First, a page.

By Phyllis Zagano in The National Catholic Reporter (USA), 21 May 2019
The questions below are related to your reading and study on the question of women deacons. You may consult your notes regarding your personal examination of ancient liturgies, historical documents, epigraphical evidence (tombstones), frescos, mosaics, and early literary descriptions of ministry by women. Please do not use internet sources, including online general magazines and blogs.
Circle the correct answer for questions 1-20 and for the extra credit question. Write your essay in your blue book. T/F questions = 4 points each; extra credit question = 4 points; essay = 20 points. Your answer to the essay question must be at least 300 words. Please answer all questions in black or blue pen.
You have 45 minutes to complete this examination. Remember to put your name on all test materials.
- Christian revelation defines the essential humanity of all men and women (all are created in the image and likeness of God). (T/F)
- The early church included orders of virgins and widows as well as the order of deacons (male and female). (T/F)
- Some women of the ancient church who provided diaconal service were referred to as deacons (or deacon women). (T/F)
- Some women of the ancient church who provided diaconal service were referred to as deaconesses. (T/F)
- Wives of male deacons were referred to as deaconesses. (T/F)
- The women of the ancient church referred to as deacons or deaconesses and who provided diaconal service were ordained by their bishops inside the sanctuary, during liturgies. (T/F)
- The ordaining bishops laid hands on the women they ordained as deacons. (T/F)
- The rituals ordaining bishops used included an epiclesis, or invocation of the Holy Spirit. (T/F)
- The rituals used by bishops for women deacons were equal to those used for men deacons. (T/F)
- Some rituals used by bishops directed the bishop to place a stole around the neck of the ordained woman. (T/F)
- While tasks and duties differed from place to place, the women deacons assisted at baptisms of other women. (T/F)
- While tasks and duties differed from place to place, women deacons often visited ill women, brought them Eucharist, and anointed them. (T/F)
- While tasks and duties differed from place to place, women deacons provided the ministry of charity to members of the Christian community. (T/F)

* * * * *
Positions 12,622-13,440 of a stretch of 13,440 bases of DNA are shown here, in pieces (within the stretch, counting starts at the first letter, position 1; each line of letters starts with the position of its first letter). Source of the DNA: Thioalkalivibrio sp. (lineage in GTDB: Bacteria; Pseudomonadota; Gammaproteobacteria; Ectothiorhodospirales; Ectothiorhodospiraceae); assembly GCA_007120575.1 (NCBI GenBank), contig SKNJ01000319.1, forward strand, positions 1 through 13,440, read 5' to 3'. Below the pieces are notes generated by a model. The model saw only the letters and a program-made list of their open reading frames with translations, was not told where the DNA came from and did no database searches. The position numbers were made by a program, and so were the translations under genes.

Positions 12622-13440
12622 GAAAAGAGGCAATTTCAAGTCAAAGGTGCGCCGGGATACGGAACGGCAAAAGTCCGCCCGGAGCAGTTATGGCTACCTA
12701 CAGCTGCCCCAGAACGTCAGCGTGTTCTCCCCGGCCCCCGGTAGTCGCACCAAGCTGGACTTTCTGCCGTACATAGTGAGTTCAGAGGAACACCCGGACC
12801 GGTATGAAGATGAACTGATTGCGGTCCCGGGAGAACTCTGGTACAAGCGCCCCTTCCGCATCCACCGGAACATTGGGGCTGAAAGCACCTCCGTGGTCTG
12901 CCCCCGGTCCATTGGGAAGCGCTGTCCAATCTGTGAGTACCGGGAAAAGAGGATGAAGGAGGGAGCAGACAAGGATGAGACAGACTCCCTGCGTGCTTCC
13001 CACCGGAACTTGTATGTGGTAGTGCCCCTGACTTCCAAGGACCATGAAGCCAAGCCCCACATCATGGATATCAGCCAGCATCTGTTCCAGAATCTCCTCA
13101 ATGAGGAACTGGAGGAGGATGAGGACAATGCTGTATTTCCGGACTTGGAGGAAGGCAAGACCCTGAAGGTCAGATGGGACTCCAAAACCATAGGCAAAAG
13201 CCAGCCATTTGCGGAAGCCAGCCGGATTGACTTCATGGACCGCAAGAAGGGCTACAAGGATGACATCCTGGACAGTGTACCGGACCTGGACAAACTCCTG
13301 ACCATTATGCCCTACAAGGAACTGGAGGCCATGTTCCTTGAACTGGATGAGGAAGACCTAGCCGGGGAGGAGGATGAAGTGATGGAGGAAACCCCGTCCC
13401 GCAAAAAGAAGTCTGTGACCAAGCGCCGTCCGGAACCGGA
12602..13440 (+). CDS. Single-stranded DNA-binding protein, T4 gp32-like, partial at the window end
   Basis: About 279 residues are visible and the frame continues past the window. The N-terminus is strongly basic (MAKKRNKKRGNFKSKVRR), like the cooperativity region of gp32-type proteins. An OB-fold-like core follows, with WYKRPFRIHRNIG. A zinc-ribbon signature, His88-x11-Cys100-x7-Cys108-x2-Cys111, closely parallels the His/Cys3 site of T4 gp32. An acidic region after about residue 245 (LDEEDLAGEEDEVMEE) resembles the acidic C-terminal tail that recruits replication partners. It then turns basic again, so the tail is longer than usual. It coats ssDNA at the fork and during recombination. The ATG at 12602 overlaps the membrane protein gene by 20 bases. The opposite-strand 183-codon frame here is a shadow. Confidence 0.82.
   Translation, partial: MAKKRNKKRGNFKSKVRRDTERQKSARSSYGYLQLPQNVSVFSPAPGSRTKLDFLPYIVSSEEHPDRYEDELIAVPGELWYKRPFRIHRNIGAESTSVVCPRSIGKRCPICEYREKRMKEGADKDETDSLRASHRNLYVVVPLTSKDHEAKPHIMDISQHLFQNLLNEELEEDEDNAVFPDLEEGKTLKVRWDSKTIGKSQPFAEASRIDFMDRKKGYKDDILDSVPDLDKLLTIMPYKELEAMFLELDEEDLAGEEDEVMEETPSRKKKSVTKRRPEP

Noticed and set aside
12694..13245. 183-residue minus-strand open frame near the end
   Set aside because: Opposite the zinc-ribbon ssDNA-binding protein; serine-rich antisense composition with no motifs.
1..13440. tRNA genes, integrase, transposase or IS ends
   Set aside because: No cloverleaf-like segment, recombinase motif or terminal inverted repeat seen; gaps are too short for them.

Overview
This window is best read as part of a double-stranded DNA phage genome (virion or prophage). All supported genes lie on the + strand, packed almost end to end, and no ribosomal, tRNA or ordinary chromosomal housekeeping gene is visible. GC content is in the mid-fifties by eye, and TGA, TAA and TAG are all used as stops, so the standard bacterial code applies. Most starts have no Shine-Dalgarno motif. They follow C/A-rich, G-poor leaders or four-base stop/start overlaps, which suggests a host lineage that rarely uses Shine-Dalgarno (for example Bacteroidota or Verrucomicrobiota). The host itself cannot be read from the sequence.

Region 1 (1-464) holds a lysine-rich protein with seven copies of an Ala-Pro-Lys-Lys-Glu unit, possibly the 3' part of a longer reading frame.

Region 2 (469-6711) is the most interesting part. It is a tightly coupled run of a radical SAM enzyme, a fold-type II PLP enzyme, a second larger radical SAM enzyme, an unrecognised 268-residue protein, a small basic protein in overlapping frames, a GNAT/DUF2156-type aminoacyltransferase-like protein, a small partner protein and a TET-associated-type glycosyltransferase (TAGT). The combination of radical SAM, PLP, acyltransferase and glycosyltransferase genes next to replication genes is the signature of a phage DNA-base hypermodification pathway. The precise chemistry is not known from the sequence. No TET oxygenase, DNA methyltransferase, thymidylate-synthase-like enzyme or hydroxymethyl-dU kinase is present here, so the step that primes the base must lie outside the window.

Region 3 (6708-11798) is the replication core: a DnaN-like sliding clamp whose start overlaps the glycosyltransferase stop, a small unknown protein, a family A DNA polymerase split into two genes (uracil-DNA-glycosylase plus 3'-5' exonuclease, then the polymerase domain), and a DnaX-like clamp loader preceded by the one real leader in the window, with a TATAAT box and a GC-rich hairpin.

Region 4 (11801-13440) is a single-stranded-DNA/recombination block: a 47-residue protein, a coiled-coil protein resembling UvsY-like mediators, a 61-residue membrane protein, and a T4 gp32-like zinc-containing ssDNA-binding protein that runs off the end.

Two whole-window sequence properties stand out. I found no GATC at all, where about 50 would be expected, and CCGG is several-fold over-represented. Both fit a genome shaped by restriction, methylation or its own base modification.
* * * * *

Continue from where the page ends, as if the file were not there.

- In various times and places, early women deacons assisted at the altar during liturgy. (T/F)
- Popes and bishops eventually banned women’s altar service because women were “unclean.” (T/F)
- Abbesses, the heads of women’s abbeys and monasteries, were often ordained as deacons. (T/F)
- The cursus honorum(course of honor) comprised the steps on the way to priesthood (tonsure, porter, lector, exorcist, acolyte, subdeacon, deacon). (T/F)
- The development of the cursus honorum(course of honor) gradually eliminated the diaconate as a stand-alone ministry. (T/F)
- In the West, because women were never in the cursus honorum, the practice of ordaining women to the diaconate died out in the 12th century; abbesses were no longer ordained, but were blessed or consecrated. (T/F)
- Several Orthodox churches never completely abandoned the ordinations of women as deacons. (T/F)
Extra credit: The 1967 document of the Second Vatican Council, Musicam Sacram, states choirs that include women may not sing within the sanctuary. (T/F)
Essay: Given that history alone is not decisive, do you think the Catholic Church today can include women in the one order of deacon as it has been renewed following Vatican II? Do you think the Catholic Church should do so? Why? Why not?
Remember, you must include reference to the facts of revelation and history to support your argument regarding the sacramental ordination of women to the order of deacon.
Please return your answers to your bishop or patriarch.
[Phyllis Zagano is senior research associate-in-residence at Hofstra University in Hempstead, New York. She will speak Friday, Sept. 13, 2019, at the Bishop Keane Instituteof Immaculate Conception Church in Hampton, Virginia. Her books include Women Deacons: Past, Present, Future, recently published in France and Canada as Des femmes diacres and in Portugal as Mulheres diáconos: Passado, presente, futuro. Study guides are available for free download at people.hofstra.edu/Phyllis_Zagano.]